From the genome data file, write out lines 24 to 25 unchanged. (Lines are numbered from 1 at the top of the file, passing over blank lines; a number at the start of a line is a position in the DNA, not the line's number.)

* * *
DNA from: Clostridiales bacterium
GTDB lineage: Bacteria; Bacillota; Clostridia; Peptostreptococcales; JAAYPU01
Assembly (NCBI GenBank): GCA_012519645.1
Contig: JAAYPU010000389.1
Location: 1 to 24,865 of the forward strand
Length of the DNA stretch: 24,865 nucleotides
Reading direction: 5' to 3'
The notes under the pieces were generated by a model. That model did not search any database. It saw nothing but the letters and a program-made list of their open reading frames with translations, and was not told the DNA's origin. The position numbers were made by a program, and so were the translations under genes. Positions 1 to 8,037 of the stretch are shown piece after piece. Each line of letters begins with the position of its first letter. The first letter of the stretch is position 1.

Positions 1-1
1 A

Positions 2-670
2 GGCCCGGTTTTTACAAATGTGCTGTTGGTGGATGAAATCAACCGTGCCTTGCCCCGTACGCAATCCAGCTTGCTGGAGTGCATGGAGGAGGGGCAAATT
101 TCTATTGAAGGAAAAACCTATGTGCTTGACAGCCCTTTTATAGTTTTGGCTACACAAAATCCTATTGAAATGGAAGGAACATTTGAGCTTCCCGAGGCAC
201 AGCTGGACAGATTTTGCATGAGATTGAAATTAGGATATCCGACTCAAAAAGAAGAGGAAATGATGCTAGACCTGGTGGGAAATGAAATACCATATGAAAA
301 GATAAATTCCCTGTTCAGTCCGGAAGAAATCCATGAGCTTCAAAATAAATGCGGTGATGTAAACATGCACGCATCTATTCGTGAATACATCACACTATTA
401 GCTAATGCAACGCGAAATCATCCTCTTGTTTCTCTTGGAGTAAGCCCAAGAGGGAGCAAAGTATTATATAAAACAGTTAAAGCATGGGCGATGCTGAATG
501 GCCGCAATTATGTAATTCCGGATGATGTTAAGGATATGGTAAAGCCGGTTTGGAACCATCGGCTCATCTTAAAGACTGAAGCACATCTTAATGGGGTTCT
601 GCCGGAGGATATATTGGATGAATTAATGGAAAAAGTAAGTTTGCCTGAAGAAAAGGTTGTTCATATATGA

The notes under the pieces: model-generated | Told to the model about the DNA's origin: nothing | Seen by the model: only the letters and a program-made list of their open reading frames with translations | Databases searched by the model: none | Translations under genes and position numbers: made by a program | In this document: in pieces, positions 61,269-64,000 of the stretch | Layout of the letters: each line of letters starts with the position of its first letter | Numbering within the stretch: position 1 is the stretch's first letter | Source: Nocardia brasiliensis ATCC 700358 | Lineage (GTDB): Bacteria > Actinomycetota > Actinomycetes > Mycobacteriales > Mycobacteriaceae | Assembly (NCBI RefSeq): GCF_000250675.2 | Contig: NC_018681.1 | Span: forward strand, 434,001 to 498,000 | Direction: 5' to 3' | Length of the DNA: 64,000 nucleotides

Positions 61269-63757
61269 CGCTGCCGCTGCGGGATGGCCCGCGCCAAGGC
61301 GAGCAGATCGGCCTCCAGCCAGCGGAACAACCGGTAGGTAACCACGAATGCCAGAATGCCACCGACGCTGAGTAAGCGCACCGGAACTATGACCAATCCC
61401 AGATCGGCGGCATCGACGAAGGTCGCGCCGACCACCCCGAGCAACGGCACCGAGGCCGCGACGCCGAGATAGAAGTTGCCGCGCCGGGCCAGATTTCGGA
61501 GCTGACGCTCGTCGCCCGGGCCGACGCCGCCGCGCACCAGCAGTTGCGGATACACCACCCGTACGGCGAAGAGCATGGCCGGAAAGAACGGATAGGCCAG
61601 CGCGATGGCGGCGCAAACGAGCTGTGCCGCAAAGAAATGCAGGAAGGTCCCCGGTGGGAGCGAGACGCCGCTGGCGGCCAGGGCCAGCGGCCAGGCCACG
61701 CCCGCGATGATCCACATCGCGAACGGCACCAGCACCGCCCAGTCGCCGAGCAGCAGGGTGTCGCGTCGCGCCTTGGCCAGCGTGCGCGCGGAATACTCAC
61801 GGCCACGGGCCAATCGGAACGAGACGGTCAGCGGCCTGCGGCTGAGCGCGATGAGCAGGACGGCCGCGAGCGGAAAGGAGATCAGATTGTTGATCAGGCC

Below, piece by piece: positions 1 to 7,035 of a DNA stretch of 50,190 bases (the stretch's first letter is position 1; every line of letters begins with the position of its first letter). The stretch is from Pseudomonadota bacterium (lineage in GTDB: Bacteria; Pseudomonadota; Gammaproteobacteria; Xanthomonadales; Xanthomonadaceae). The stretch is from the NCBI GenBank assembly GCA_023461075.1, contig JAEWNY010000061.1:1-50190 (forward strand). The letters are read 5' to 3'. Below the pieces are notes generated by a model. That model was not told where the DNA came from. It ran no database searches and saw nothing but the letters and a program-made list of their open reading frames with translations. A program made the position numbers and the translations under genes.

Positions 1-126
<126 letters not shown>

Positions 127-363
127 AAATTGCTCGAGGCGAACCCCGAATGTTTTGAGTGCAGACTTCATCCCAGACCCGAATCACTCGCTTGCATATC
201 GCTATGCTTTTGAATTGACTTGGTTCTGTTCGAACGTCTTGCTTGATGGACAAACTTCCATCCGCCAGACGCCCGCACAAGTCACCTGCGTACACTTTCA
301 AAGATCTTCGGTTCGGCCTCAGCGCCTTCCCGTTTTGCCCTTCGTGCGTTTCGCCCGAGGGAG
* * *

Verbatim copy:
61501 GCTGACGCTCGTCGCCCGGGCCGACGCCGCCGCGCACCAGCAGTTGCGGATACACCACCCGTACGGCGAAGAGCATGGCCGGAAAGAACGGATAGGCCAG
61601 CGCGATGGCGGCGCAAACGAGCTGTGCCGCAAAGAAATGCAGGAAGGTCCCCGGTGGGAGCGAGACGCCGCTGGCGGCCAGGGCCAGCGGCCAGGCCACG